Each question directs the auditor to view how Flight Standards’ policies are being followed in the office. The means to accomplish this is by taking a representative sample of the office’s certificate holders/designees and putting them through the job aids’ paces; the auditor gets to see if the policies are being applied consistently throughout that particular office. Interpretation of each question is addressed with policy references printed next to the question on the job aid to remove doubt as to the intent of the question. As the audits continue through the year, the job aids are revised to the changes in industry and policy; they are modified by input from auditor and audited alike.
The audit team
The audit team is gathered from an audit pool of about 100 auditors; a team consists of four auditor members: two from Airworthiness and two from Operations. This number may change if the audited office’s size is too small for a four-person team. These team members may not work in the AFS-040 division, but come from all regions of the FAA.
The teams work under the direction of the team leader. The key to remaining unbiased is that each member, whether team member or team leader, is from a different region from the office being audited, e.g. since I am from the New England region I can only audit offices outside the jurisdiction of my region.
Each member is trained by AFS-040; they receive orientation and FSEP audit training before being added to the pool. A team member is first assigned with a trainer who walks him/her through the first audit to familiarize them with the procedures. The team leaders also receive ISO Auditor Lead training and are supervised through several audits before taking the reins themselves.
Teams are trained to not only look for systemic weaknesses for correction, but they identify best practices for other offices and regions to benefit from; most offices often “build better mousetraps,” so FSEP shares these ideas throughout the system. It is often through this identification of best practices that the best improvements are made. I have several times brought ideas from other offices back and improved how my office does business.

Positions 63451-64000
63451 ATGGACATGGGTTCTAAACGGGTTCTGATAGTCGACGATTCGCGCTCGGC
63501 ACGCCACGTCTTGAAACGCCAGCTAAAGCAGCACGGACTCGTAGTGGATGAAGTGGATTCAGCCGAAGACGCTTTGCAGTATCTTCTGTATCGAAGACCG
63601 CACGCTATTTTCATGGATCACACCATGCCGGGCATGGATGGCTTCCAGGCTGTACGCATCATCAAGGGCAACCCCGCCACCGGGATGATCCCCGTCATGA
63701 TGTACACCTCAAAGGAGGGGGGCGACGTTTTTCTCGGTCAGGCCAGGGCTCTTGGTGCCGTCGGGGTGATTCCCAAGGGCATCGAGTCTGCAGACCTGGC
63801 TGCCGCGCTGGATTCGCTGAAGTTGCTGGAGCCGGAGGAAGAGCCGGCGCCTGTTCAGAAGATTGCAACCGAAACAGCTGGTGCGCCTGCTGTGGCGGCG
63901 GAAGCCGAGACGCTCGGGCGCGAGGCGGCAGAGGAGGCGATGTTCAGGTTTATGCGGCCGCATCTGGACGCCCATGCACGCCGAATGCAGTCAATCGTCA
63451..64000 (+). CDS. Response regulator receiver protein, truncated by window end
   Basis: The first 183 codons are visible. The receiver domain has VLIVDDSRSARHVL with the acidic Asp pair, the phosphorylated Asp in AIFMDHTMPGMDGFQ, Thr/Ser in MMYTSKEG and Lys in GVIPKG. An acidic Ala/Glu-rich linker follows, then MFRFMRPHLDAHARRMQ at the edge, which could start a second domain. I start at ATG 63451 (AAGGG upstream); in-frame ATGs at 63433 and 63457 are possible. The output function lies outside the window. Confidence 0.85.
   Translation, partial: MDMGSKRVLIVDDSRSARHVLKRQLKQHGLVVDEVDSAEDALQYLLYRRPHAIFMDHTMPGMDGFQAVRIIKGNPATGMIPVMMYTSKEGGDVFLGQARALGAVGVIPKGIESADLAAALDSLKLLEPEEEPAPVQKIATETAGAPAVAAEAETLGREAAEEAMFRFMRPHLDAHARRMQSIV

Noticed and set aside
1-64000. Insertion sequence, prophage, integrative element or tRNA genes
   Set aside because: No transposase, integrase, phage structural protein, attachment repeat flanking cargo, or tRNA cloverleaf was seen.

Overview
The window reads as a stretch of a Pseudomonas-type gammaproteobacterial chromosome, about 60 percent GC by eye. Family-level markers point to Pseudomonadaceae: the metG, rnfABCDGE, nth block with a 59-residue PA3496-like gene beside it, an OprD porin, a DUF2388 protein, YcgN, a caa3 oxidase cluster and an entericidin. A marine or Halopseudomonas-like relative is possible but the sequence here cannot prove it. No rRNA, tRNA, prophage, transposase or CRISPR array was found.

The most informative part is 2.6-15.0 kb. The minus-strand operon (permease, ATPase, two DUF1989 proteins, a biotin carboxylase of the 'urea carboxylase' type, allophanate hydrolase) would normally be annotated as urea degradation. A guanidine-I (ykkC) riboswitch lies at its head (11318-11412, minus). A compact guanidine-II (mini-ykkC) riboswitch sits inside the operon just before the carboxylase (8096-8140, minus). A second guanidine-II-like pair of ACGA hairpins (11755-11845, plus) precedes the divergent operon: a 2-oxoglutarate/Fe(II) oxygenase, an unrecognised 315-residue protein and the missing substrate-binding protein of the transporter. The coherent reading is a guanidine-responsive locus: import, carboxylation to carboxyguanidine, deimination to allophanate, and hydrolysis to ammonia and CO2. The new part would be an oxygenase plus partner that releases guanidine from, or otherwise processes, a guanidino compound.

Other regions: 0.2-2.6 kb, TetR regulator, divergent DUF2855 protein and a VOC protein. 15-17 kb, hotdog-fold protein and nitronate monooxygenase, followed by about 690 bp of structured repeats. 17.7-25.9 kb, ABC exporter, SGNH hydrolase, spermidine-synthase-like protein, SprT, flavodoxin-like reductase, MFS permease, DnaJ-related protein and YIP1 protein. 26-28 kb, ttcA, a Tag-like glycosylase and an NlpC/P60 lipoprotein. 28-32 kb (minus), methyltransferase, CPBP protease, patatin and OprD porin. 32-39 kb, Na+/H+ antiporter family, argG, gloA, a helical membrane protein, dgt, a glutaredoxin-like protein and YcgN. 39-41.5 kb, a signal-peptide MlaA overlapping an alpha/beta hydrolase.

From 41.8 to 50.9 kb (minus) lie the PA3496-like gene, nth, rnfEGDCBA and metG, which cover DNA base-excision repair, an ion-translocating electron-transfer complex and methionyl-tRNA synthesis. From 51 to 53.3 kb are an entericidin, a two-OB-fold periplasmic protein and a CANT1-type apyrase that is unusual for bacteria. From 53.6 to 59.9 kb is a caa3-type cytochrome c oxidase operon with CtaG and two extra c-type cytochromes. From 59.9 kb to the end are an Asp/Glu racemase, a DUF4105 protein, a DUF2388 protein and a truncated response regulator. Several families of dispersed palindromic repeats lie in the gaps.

Consequently when the audit shows that the implementation and consistent application of the regulations is in dispute, the FSEP takes a two-stage approach. First, the question is put to the office’s point of contact (POC). The POC has this opportunity to find the information addressing the auditor’s concern.
However, if the POC cannot answer the question the second approach is to generate a nonconforming product record (NCR), a corrective action request (CAR), or a preventive action request (PAR). The office may need to produce a NCR or PAR, but the audit team only produces a CAR.
• A NCR is a one-time failure to fulfill a requirement that does not represent a trend. The NCR is reported and fixed, often before the audit closes.
• A CAR is a nonconformance that is either systemic or has a broad effect. The CAR is issued to both fix the problem and assure the office managers put steps in place to prevent any re-occurrence. A CAR is monitored by AFS-040 from its inception to its conclusion with a due date attached for closing.
• The PAR recognizes evidence of process hazards with the anticipation of resulting problems. Although the problem hasn’t yet occurred, evidence suggests a service or product will be affected if not prevented. Again, a PAR is tracked by AFS-040 from beginning to end.
The big picture
AFS-040 regularly reports the audit data to the Director; the trends are summarized and the Director is given the big picture. The audit program, like the offices they assess, is constantly changing to meet the needs of the FAA and the flying public.
The ISO audit process is a tool the Flight Standards division of the FAA uses to get a picture of how the organization is doing and which direction they need to take, similar to the many certificate holders that self-evaluate. This may not be the legendary “big picture,” but instead a snapshot; an X-ray into the health of Flight Standards to determine how to make it stronger by improving on what is within. AMT
Stephen Carbone is an aviation industry veteran of 28 years. He worked for FedEx for 19 years, where he began as a mechanic and eventually finished as a supervisor for line maintenance in Newark, NJ. He worked with the NTSB as the sole A&P certified accident investigator, and he taught at the NTSB Academy and at the Pax River Naval base education center in Maryland. Stephen joined the FAA in 2004 where he was first assigned to the Air Carrier Maintenance Branch in Washington, D.C., and he worked with the late Bill O’Brien. In 2006 he transferred to the Boston regional office in the Flight Standards Airworthiness Technical Branch. He holds a master’s degree in aviation safety systems.